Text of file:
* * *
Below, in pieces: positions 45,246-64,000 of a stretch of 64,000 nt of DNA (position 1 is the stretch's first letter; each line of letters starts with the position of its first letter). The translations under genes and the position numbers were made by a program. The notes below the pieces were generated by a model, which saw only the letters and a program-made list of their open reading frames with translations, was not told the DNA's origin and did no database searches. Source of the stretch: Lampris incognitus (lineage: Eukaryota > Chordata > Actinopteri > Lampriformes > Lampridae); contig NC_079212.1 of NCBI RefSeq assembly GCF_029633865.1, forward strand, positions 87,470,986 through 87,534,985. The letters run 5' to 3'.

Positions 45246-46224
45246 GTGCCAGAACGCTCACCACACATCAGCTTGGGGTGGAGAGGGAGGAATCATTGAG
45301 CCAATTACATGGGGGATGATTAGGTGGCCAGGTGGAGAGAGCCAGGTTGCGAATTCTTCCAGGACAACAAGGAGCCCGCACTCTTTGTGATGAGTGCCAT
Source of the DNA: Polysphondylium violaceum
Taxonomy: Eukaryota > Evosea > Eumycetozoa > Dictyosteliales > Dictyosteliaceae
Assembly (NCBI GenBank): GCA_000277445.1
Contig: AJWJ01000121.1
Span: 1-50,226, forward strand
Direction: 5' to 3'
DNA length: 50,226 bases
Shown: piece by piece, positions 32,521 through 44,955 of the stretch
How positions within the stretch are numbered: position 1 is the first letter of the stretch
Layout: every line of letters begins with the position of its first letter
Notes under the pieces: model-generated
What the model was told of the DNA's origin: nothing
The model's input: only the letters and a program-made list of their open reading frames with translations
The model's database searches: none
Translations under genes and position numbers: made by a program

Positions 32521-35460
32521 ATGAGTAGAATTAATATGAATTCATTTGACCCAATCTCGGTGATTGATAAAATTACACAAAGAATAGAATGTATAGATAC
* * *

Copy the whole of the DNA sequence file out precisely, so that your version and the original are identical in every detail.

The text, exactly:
Below, in pieces: positions 45,246-64,000 of a stretch of 64,000 nt of DNA (position 1 is the stretch's first letter; each line of letters starts with the position of its first letter). The translations under genes and the position numbers were made by a program. The notes below the pieces were generated by a model, which saw only the letters and a program-made list of their open reading frames with translations, was not told the DNA's origin and did no database searches. Source of the stretch: Lampris incognitus (lineage: Eukaryota > Chordata > Actinopteri > Lampriformes > Lampridae); contig NC_079212.1 of NCBI RefSeq assembly GCF_029633865.1, forward strand, positions 87,470,986 through 87,534,985. The letters run 5' to 3'.

Positions 45246-46224
45246 GTGCCAGAACGCTCACCACACATCAGCTTGGGGTGGAGAGGGAGGAATCATTGAG
45301 CCAATTACATGGGGGATGATTAGGTGGCCAGGTGGAGAGAGCCAGGTTGCGAATTCTTCCAGGACAACAAGGAGCCCGCACTCTTTGTGATGAGTGCCAT
Source of the DNA: Polysphondylium violaceum
Taxonomy: Eukaryota > Evosea > Eumycetozoa > Dictyosteliales > Dictyosteliaceae
Assembly (NCBI GenBank): GCA_000277445.1
Contig: AJWJ01000121.1
Span: 1-50,226, forward strand
Direction: 5' to 3'
DNA length: 50,226 bases
Shown: piece by piece, positions 32,521 through 44,955 of the stretch
How positions within the stretch are numbered: position 1 is the first letter of the stretch
Layout: every line of letters begins with the position of its first letter
Notes under the pieces: model-generated
What the model was told of the DNA's origin: nothing
The model's input: only the letters and a program-made list of their open reading frames with translations
The model's database searches: none
Translations under genes and position numbers: made by a program

Positions 32521-35460
32521 ATGAGTAGAATTAATATGAATTCATTTGACCCAATCTCGGTGATTGATAAAATTACACAAAGAATAGAATGTATAGATAC